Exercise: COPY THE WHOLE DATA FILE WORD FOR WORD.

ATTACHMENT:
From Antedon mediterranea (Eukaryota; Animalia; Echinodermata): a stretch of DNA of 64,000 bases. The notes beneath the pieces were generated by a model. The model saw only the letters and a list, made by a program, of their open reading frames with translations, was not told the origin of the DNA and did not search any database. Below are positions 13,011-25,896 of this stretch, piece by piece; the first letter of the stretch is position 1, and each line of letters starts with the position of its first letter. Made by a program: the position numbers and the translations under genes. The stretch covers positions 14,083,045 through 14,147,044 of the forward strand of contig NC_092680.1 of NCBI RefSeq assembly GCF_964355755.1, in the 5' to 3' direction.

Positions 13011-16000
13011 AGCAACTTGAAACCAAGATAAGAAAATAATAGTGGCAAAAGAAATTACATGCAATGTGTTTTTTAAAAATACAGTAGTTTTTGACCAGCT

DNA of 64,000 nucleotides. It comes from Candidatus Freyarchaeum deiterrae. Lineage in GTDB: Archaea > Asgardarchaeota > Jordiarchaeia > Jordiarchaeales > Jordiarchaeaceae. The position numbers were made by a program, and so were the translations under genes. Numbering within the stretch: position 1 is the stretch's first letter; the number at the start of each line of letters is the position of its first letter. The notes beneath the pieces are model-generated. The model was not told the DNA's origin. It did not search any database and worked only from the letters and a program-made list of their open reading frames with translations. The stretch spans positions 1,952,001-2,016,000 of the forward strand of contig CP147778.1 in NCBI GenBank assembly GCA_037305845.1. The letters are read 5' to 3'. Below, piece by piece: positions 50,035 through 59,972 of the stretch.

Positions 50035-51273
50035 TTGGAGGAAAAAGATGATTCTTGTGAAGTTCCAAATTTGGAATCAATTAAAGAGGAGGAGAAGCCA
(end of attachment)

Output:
From Antedon mediterranea (Eukaryota; Animalia; Echinodermata): a stretch of DNA of 64,000 bases. The notes beneath the pieces were generated by a model. The model saw only the letters and a list, made by a program, of their open reading frames with translations, was not told the origin of the DNA and did not search any database. Below are positions 13,011-25,896 of this stretch, piece by piece; the first letter of the stretch is position 1, and each line of letters starts with the position of its first letter. Made by a program: the position numbers and the translations under genes. The stretch covers positions 14,083,045 through 14,147,044 of the forward strand of contig NC_092680.1 of NCBI RefSeq assembly GCF_964355755.1, in the 5' to 3' direction.

Positions 13011-16000
13011 AGCAACTTGAAACCAAGATAAGAAAATAATAGTGGCAAAAGAAATTACATGCAATGTGTTTTTTAAAAATACAGTAGTTTTTGACCAGCT

DNA of 64,000 nucleotides. It comes from Candidatus Freyarchaeum deiterrae. Lineage in GTDB: Archaea > Asgardarchaeota > Jordiarchaeia > Jordiarchaeales > Jordiarchaeaceae. The position numbers were made by a program, and so were the translations under genes. Numbering within the stretch: position 1 is the stretch's first letter; the number at the start of each line of letters is the position of its first letter. The notes beneath the pieces are model-generated. The model was not told the DNA's origin. It did not search any database and worked only from the letters and a program-made list of their open reading frames with translations. The stretch spans positions 1,952,001-2,016,000 of the forward strand of contig CP147778.1 in NCBI GenBank assembly GCA_037305845.1. The letters are read 5' to 3'. Below, piece by piece: positions 50,035 through 59,972 of the stretch.

Positions 50035-51273
50035 TTGGAGGAAAAAGATGATTCTTGTGAAGTTCCAAATTTGGAATCAATTAAAGAGGAGGAGAAGCCA